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For the Love of Climbing
59 minutes | Jun 1, 2021
27: A Splash in the Pan
On April 16th, 2019, elite climbers Jess Roskelley, David Lama, and Hansjörg Auer lost their lives in an avalanche climbing Howse Peak in Alberta’s BANFF National Park. The margin of error for alpinism is unnervingly thin, and the truth of it all is that you are not in control—the mountain is. And it took losing Jordan’s brother, Jess, to learn this unforgiving lesson. "And even when I was close to defeat, I rose to my feet, my life a soundtrack, I rose to the beat." -Dr. Dre This episode is in honor of Jess Roskelley and the Roskelley family, David Lama, and Hansjörg Auer. For the Love of Climbing is brought to you by Deuter USA, Gnarly Nutrition, Allez Outdoors, First Ascent Coffee, and presented by Patagonia. Music by: Kakurenbo and Podington Bear. A HUGE thank you to Chad Crouch for creating absolute magic and to Peter Darmi for mixing this episode. Cover photo by Kika MacFarlane. Read the transcript here. Follow us on Instagram for podcast (pod-Kath?) updates and general life things. Support us on Patreon in exchange for a warm, fuzzy feeling. Donate to and learn more about the Jess Roskelley Foundation here.
37 minutes | May 1, 2021
26: I’m a Liver, Not a Fighter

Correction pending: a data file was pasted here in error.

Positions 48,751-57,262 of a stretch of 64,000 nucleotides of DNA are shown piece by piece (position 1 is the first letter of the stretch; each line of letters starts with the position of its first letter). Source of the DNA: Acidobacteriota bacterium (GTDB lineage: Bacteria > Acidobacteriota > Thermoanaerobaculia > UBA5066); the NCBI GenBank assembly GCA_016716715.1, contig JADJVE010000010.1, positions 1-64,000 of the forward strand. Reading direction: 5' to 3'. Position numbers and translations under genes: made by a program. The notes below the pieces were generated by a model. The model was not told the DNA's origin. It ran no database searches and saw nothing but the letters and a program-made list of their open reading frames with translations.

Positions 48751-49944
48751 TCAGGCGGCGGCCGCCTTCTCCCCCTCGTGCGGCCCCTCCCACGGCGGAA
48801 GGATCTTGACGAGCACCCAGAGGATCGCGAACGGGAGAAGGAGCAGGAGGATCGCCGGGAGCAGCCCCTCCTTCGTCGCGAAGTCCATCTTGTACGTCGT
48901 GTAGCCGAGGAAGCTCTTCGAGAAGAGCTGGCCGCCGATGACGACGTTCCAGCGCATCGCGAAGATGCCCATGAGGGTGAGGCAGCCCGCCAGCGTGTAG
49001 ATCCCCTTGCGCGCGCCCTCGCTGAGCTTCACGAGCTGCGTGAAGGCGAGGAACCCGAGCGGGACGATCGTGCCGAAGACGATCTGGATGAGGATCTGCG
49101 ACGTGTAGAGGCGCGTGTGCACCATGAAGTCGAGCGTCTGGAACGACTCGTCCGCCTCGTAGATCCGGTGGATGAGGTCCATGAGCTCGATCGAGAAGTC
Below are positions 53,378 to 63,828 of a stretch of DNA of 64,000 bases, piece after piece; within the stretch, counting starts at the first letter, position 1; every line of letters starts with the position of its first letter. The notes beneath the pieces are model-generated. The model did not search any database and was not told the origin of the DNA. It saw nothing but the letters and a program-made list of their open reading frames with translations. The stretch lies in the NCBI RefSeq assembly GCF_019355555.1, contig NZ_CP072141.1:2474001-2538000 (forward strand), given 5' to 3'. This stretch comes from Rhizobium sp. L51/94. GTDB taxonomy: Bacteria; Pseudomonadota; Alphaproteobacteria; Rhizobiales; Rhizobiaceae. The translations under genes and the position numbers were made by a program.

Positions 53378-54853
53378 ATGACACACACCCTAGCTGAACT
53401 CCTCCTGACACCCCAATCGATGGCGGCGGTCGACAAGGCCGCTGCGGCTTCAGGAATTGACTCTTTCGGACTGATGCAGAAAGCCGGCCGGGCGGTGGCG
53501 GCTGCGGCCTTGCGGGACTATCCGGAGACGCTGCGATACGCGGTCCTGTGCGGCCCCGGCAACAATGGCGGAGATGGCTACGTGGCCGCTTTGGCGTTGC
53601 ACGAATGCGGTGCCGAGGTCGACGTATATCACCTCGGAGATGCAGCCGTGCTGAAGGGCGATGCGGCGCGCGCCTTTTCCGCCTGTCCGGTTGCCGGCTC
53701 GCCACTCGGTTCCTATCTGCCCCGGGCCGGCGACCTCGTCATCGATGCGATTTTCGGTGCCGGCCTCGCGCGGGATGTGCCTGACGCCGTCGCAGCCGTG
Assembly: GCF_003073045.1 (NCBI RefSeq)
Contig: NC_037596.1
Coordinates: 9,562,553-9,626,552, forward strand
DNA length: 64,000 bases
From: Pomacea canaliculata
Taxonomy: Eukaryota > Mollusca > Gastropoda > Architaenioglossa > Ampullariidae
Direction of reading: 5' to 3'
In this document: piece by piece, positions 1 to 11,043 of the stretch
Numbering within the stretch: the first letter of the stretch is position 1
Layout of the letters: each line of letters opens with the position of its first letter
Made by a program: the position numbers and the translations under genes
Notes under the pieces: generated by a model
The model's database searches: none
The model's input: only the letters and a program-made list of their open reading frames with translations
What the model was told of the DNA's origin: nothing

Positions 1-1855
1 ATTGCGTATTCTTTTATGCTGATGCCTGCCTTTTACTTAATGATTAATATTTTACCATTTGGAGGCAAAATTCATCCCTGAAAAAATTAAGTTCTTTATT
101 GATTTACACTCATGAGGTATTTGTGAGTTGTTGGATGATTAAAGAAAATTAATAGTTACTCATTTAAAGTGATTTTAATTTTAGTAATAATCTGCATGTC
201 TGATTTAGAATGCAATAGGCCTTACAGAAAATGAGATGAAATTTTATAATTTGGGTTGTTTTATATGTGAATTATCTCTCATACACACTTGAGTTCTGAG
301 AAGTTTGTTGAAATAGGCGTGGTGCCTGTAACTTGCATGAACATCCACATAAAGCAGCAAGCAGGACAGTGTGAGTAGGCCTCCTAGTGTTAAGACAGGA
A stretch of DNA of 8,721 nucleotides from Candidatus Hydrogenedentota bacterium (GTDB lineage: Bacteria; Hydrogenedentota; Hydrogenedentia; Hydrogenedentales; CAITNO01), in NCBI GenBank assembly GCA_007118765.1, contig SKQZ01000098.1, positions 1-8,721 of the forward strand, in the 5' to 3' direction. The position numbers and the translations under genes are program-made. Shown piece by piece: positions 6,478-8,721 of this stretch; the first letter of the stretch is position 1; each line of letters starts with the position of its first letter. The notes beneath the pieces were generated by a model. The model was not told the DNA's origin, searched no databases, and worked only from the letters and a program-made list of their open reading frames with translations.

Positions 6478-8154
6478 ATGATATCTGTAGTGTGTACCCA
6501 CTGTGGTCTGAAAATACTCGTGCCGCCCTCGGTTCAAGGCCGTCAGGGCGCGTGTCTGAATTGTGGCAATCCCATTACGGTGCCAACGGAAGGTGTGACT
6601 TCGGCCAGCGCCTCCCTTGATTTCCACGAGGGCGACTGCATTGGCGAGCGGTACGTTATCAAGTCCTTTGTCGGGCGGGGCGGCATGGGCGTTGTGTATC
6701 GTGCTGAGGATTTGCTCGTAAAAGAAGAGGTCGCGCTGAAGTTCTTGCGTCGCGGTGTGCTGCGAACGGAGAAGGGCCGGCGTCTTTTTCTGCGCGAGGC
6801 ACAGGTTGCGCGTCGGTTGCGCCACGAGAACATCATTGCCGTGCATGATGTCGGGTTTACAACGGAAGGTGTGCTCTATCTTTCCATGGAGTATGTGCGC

Cedar, who was named after a tree, has achieved a lot in her almost-decade of being alive—she has a podcast, she’s sort of a Do-It-Yourself queen, an accomplished video game champion (thanks to Covid), and she likes a lot of, you know, normal kid stuff—not including getting a liver transplant at the age of five. Cedar has something called Progressive Familial Intrahepatic Cholestasis, otherwise known as PFIC 2. This devastating genetic disorder affects 1 in 50,000 to 1 in 100,000 live births and, if untreated, can be fatal by the age of twenty. Visit pfic.org for more information. This mini-episode is brought to you by Deuter USA, Gnarly Nutrition, Allez Outdoors, First Ascent Coffee, and Patagonia. Music by: Kakurenbo and Podington Bear. Additional music licensed by Music Bed. A HUGE thank you to Chad Crouch for creating absolute magic and to Peter Darmi for mixing this episode. Additional sound effects from zapsplat.com. Cover photo by Kika MacFarlane. Read the transcript here. Follow us on Instagram for podcast (pod-Kath?) updates and general life things. Support us on Patreon in exchange for a warm, fuzzy feeling.